The cloud data warehouse eliminates many of the risks implicit in an on-premise implementation. You don’t have to budget for, lease, or maintain hardware and software. There are no unplanned costs.
Most B2B media publishers want to be data-driven and monetize their vast amounts of data. We’re also seeing the trend in trade and other D2C publishing houses. But before starting to use advanced technologies like AI and Machine Learning, you should start by asking some specific questions including “what is our ultimate business purpose?” There are other more technical questions like:
Once you have an idea of your data goals, you’re ready to move forward. Consult with experts about what custom steps your company needs to take to achieve your data goals.
Traditional database architecture still has its place when working with similarly structured data types for business intelligence applications. However, this type of on-premise solution begins to fail when there’s more variety to the stored data. In addition, on-premise architecture is expensive to implement and maintain and does not function at the speed and flexibility required for modern datasets in the current age of Big Data.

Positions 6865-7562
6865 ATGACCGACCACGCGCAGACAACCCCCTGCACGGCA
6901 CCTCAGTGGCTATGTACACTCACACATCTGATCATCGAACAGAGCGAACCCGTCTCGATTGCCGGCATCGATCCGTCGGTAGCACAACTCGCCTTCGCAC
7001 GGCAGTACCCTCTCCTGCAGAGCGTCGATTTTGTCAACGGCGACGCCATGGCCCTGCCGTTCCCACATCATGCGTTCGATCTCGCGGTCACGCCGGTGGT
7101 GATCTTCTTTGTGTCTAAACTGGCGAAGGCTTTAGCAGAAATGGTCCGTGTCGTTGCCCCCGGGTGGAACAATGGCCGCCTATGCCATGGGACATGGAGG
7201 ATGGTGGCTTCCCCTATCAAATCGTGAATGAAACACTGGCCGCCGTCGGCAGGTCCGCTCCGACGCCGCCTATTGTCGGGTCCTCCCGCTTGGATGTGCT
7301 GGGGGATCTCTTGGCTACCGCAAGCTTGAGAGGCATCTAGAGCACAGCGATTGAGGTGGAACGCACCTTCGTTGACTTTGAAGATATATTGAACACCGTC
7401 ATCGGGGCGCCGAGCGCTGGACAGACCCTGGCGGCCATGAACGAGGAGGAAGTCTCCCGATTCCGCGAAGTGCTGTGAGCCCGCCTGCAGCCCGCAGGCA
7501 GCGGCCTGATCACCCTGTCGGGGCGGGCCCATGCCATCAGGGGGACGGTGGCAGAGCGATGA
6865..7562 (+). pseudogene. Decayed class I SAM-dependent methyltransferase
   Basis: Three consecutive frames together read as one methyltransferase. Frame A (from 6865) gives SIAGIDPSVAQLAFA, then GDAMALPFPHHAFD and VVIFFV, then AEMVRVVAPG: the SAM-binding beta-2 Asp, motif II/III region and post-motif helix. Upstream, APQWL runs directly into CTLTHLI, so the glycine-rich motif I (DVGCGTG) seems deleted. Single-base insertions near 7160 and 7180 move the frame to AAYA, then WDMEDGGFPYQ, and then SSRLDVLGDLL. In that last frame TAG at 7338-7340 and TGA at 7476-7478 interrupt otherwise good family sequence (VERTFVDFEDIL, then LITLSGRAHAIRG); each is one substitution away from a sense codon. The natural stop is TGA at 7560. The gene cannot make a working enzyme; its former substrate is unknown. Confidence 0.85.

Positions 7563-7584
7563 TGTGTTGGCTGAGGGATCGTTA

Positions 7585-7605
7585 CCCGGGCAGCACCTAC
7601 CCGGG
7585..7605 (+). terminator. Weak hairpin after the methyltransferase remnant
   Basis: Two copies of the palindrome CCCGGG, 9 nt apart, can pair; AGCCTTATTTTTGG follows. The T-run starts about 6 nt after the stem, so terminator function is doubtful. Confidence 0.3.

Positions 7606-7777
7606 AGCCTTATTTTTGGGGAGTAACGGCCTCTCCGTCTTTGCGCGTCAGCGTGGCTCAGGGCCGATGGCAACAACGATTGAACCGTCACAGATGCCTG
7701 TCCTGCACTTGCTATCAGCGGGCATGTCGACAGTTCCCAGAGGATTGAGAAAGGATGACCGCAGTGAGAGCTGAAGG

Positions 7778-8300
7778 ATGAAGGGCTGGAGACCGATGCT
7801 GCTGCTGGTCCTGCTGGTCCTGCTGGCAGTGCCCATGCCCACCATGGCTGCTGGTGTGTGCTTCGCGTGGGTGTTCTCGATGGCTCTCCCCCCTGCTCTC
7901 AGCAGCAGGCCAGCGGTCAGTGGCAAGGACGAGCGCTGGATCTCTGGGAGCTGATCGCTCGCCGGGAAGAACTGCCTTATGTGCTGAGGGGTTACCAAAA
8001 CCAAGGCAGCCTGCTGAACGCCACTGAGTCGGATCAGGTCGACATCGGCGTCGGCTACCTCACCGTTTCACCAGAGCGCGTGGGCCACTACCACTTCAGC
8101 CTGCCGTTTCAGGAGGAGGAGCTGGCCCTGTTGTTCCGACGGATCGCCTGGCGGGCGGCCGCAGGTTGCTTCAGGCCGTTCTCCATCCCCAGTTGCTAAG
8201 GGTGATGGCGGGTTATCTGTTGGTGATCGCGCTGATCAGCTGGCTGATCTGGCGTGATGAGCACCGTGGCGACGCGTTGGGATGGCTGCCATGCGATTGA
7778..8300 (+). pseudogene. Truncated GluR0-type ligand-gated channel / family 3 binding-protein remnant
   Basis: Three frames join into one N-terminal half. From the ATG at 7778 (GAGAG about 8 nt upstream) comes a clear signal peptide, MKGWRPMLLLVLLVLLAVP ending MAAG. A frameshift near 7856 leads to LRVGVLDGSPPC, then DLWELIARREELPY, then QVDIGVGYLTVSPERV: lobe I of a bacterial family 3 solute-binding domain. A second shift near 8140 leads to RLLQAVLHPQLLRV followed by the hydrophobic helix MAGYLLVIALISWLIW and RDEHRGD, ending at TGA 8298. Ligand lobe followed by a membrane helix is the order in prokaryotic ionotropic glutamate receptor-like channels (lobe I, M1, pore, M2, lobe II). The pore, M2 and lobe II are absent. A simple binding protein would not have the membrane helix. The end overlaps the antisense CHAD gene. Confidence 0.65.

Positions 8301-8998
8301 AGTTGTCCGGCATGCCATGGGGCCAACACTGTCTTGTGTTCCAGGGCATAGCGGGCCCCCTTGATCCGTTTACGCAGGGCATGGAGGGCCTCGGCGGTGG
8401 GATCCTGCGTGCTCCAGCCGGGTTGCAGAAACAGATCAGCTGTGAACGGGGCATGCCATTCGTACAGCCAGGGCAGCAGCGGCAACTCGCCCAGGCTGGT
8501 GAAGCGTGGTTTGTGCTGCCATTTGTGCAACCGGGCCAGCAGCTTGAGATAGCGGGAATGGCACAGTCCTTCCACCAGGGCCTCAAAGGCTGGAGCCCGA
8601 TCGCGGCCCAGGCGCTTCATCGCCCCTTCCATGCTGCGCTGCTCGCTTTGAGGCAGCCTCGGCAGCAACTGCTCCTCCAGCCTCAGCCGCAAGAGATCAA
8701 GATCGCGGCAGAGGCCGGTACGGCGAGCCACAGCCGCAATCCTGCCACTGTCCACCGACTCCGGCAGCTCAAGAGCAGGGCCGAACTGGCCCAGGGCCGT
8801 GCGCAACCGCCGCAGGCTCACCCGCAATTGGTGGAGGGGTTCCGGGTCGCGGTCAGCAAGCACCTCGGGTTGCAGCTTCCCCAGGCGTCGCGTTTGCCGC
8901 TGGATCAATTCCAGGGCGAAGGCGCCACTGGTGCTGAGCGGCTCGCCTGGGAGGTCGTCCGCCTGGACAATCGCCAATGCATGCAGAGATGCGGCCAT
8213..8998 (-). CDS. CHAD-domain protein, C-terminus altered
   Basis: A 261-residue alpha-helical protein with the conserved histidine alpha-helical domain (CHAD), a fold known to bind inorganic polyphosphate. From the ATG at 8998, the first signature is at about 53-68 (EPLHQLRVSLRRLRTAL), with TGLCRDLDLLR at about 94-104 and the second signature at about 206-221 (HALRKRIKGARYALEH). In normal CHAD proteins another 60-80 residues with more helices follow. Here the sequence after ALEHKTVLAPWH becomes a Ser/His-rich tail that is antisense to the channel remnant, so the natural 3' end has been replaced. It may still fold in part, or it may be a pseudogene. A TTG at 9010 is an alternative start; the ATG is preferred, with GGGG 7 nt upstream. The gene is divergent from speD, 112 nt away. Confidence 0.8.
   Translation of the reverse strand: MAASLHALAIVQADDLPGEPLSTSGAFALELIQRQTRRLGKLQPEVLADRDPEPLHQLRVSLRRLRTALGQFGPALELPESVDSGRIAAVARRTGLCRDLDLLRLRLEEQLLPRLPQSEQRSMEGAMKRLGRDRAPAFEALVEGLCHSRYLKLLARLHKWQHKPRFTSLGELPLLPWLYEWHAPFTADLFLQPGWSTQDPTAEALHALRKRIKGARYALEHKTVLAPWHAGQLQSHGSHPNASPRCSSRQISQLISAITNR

Cloud-based data warehouse architecture, by contrast, is designed for the scalability of today’s data integration and analytics needs. It delivers significant performance and integration benefits and is much more flexible and cost-efficient given the variety of data formats that businesses now need to import. Simply stated, cloud-based data warehouse architecture is the most efficient use of data warehousing resources.
With over 30 years experience in publishing software, knk Software has helped hundreds of publishing houses achieve their data goals. Our cloud-based solutions are built on future-proof Microsoft technology, meaning you’ll be supported for years to come. Contact a member of our team today to get your media company on the path to being data-smart!